Security for GOP Convention Detailed
By Michelle Garcia
Special to The Washington Post
Saturday, June 26, 2004; Page A07
NEW YORK, June 25 -- The heart of midtown Manhattan will be closed to cars, taxis, delivery trucks and buses for the four-day-long Republican National Convention beginning in late August. Closer to Madison Square Garden, police will bar even pedestrians.
Mayor Michael R. Bloomberg (R) outlined the first detailed security plans for the convention, which will run from Aug. 30 to Sept. 2, in his weekly radio address on Friday. "The disruptions will be a little bit annoying but minimal," Bloomberg said, adding that the convention will pump $250 million into the local economy.
But the closings he forecast are anything but minimal. Traffic in midtown already moves at less than 4 mph, and the street closures and rerouting -- which will last 13 hours each day -- could bring traffic to a near-standstill. The closures could cost local businesses many thousands of dollars.
Police officers will also inspect trucks and vans in nearby neighborhoods in an effort to avert a terrorist attack.
"We're concerned about cars begin used as weapons," said Deputy Commissioner Paul J. Browne.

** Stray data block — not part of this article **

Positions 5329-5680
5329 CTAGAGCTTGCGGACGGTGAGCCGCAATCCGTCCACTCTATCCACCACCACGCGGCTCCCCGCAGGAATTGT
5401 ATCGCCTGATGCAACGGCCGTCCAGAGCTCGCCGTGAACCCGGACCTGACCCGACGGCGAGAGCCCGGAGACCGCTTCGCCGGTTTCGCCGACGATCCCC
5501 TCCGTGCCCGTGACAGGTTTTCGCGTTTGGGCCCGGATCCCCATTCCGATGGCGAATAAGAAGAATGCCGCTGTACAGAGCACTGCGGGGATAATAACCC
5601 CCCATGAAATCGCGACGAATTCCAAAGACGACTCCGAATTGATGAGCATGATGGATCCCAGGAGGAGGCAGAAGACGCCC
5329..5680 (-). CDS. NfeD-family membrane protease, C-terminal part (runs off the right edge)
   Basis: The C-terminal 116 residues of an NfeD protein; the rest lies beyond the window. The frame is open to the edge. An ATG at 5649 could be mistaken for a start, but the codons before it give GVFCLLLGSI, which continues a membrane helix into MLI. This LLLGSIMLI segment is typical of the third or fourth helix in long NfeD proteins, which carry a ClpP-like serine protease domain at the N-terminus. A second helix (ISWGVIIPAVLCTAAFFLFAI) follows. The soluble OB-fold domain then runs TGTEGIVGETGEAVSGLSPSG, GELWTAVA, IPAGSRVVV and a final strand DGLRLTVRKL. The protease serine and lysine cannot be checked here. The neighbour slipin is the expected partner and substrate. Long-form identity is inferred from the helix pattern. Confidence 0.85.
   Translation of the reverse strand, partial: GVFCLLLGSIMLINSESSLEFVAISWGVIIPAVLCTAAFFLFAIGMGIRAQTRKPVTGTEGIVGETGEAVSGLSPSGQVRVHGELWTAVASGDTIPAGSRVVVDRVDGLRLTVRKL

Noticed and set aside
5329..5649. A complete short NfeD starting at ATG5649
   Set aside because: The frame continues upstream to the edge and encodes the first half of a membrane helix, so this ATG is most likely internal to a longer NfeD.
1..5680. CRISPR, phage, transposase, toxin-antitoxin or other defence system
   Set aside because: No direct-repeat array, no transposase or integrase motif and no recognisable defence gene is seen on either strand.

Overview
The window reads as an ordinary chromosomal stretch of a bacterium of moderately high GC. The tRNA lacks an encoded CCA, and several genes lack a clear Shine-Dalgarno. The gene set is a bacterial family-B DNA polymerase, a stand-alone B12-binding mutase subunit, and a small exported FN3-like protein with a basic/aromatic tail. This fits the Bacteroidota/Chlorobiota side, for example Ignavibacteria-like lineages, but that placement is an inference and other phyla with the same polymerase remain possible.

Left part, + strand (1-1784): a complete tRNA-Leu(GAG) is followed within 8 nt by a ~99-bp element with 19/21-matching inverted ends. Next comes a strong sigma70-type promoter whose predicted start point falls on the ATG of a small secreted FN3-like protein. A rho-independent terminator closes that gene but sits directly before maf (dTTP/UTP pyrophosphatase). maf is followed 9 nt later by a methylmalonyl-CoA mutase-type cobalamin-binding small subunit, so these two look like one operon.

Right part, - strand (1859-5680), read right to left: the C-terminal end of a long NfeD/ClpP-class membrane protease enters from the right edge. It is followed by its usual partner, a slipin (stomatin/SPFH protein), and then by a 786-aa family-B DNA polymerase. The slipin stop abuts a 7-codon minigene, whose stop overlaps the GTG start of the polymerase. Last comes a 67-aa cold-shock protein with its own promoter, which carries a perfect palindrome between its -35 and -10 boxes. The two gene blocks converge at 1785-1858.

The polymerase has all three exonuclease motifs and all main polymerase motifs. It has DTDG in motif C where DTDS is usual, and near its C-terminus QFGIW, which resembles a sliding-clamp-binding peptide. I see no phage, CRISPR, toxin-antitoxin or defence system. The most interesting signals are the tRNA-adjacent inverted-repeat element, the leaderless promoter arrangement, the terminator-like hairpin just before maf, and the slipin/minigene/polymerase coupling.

Pedestrians will be permitted within a block of the convention site, but only those with credentials will be allowed into the immediate area. Police Commissioner Raymond W. Kelly, who joined Bloomberg in making the announcement, said officers will escort workers and business patrons into the convention zone.
Commuter and subway trains will enter and depart normally from Pennsylvania Station, which is beneath Madison Square Garden. But uniformed and undercover officers will make mass sweeps of the trains, Browne said.
In Boston, by contrast, officials have urged downtown workers to avoid the downtown area and telecommute for the week of the Democratic National Convention, which will begin July 26. Transit officials have suggested that Bostonians headed to the neighborhood around the convention center do not carry backpacks or briefcases.
New York police said they have not ruled out random checks of bags on the streets and subways during the Republican convention.
Barbara Randall, executive director of the Fashion Center, a nonprofit group that support business improvement in the Garment District, estimates that the security measures will affect nearly 2,000 manufacturing and retail shops in the district, which is centered in midtown. She declined to estimate the cost of the disruptions.
"Deliveries are going to be a problem -- there's no way around it," she said. "When and how these folks are going to take deliveries is going to be a problem for a lot of these small businesses."
City officials have suggested that local businesses reschedule delivery and service visits for after midnight.
Although taxis will not be allowed into the convention zone, the city has promised delegates a free subway MetroCard.
© 2004 The Washington Post Company